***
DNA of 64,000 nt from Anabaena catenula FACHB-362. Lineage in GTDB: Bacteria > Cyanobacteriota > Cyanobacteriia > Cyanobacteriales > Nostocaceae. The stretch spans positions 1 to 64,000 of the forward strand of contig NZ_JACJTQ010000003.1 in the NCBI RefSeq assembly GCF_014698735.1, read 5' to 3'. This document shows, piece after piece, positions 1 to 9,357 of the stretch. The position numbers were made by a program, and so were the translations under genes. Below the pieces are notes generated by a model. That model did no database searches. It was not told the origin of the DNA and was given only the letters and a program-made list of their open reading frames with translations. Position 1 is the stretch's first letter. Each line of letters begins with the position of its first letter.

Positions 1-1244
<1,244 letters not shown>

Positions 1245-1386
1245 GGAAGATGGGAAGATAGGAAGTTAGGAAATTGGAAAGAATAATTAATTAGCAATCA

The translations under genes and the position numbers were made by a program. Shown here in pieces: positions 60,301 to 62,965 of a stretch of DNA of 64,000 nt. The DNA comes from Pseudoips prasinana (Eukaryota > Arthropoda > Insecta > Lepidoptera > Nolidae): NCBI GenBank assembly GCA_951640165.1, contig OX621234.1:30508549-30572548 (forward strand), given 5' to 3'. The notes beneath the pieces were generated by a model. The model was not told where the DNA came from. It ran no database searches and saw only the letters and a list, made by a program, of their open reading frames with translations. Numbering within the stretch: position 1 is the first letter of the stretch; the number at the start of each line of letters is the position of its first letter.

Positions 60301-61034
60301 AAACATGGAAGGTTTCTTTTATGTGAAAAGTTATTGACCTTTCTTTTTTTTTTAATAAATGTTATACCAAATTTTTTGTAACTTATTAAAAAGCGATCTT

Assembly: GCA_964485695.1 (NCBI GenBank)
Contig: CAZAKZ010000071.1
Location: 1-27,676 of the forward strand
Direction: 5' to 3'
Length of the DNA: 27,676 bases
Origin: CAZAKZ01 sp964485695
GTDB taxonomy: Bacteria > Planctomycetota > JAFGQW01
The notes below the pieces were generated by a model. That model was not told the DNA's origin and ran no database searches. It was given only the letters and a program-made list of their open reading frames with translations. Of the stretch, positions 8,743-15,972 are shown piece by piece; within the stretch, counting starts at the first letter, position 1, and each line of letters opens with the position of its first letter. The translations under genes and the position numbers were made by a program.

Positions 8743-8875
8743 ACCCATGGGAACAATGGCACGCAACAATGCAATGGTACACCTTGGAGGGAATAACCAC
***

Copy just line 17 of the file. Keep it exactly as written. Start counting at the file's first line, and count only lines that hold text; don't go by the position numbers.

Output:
Positions 8743-8875